actions to be taken and lead to
–Consequences.
If you think you are running on
empty, think about how you can fill
your glass to the top.
People respond to this information
differently, thinking:
• This information confirms that
the situation is hopeless.
• This information poses a challenge
to work toward the clearly beneficial
state of increased optimism.
Clearly, the second way of thinking
is the more optimistic view. More
importantly, such optimism can be
learned, according to Seligman.4
Take the First Step
Self-awareness is a good first step toward behavior change. Take the free
Learned Optimism Test,6 and then
focus on learning to be optimistic
based on the score.
See The Peril of Pessimism for an illustration of this model.
Conclusion
As Winston Churchill poignantly
said, “The pessimist sees difficulty
in every opportunity. The optimist
sees opportunity in every difficulty.”
Whether a glass is half full or half
empty may not be most important.
Instead, the focus should be on understanding how pessimism can limit the
resourcefulness and self-trust that
Editor’s note: Dr. Jeff Thoren and Sally Starbuck
Stamp are certified coaches who have worked together
for 10 years. Their combined experiences in coaching,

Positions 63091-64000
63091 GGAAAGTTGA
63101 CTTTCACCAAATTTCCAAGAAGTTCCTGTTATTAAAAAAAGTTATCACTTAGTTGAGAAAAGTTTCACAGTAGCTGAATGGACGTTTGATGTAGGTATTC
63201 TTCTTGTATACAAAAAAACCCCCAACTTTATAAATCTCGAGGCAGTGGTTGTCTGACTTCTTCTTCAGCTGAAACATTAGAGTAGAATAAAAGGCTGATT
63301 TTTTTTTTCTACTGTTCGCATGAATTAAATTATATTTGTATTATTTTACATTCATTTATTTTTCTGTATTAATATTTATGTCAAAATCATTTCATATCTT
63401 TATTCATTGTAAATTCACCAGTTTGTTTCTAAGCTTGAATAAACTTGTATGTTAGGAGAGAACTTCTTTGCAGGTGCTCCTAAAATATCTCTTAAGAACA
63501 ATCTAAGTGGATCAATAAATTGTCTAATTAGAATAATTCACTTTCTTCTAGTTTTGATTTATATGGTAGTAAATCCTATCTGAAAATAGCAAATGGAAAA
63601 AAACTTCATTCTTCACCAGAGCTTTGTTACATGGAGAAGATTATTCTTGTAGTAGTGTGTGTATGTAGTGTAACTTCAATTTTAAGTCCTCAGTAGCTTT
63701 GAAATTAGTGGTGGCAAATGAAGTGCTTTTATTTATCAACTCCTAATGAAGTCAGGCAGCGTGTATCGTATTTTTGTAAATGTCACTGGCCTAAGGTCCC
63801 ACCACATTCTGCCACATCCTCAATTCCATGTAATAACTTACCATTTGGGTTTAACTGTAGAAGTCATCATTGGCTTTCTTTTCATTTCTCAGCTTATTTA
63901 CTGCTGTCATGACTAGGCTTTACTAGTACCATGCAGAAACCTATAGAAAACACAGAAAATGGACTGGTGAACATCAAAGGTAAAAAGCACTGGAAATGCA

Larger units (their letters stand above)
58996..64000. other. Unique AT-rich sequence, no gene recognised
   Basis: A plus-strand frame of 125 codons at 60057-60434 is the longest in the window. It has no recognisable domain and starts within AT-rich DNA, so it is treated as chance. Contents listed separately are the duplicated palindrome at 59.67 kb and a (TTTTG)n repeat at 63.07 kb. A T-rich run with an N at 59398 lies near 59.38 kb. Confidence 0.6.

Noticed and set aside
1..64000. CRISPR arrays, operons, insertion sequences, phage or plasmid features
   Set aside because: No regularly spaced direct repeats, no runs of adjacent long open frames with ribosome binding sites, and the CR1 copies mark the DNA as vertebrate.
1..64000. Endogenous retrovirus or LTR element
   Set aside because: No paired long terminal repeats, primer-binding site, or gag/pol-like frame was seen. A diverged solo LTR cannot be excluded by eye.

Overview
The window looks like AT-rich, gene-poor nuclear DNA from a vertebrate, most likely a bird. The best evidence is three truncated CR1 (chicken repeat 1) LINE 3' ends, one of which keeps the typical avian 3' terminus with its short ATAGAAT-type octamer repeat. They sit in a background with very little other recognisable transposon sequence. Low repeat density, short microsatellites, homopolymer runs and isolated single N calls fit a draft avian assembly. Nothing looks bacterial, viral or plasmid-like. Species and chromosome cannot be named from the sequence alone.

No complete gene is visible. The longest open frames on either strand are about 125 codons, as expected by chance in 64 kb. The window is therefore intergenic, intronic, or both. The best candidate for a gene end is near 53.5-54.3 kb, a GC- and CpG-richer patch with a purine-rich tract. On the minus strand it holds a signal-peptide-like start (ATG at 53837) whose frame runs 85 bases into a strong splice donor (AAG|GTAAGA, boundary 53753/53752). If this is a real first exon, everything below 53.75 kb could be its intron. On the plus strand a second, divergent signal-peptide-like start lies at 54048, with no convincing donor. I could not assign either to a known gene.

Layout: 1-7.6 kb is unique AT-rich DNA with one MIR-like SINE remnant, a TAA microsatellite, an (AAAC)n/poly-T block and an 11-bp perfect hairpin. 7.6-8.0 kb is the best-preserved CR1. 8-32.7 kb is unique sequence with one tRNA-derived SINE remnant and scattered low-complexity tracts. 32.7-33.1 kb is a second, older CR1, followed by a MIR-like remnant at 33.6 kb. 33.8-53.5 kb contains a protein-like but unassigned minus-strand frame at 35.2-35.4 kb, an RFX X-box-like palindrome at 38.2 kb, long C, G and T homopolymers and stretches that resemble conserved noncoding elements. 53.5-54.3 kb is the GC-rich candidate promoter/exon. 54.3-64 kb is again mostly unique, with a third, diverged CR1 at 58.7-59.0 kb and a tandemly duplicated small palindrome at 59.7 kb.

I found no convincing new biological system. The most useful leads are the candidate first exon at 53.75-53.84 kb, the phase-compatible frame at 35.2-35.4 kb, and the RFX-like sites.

consulting, and training, coupled with education and
experience in animal and human health care, allow
them to offer relevant comment on the challenges
facing veterinary professionals.
References
1. Dictionary.com. http://dictionary.reference.com/
browse/optimism. Accessed May 2015.
2. Seligman MEP. Learned Optimism: How to
Change Your Mind and Your Life. New York, NY:
Vintage Books; 2006:5.
3. Halvorson HG. Be an optimist without being
a fool. Harvard Business Review. https://hbr.
org/2011/05/be-an-optimist-without-being-a.
Published May 2011. Accessed May 2015.
4. Seligman MEP. Learned Optimism: How to
Change Your Mind and Your Life. New York, NY:
Vintage Books; 2006:40-43.
5. Smith EE. The Benefits of optimism are real.
The Atlantic. http://www.theatlantic.com/health/
archive/2013/03/the-benefits-of-optimism-arereal/273306. Published March 2013.
Accessed May 2015.
6. Learned Optimism Test. Adapted from:
Seligman MEP. Learned Optimism: How to
Change Your Mind and Your Life. New York, NY:
Vintage Books; 2006. web.stanford.edu/class/
msande271/onlinetools/LearnedOpt.html.
Accessed May 2015.
7. Seligman MEP. Learned Optimism: How to
Change Your Mind and Your Life. New York, NY:
Vintage Books; 2006:211-217.
August 2015 Veterinary Team Brief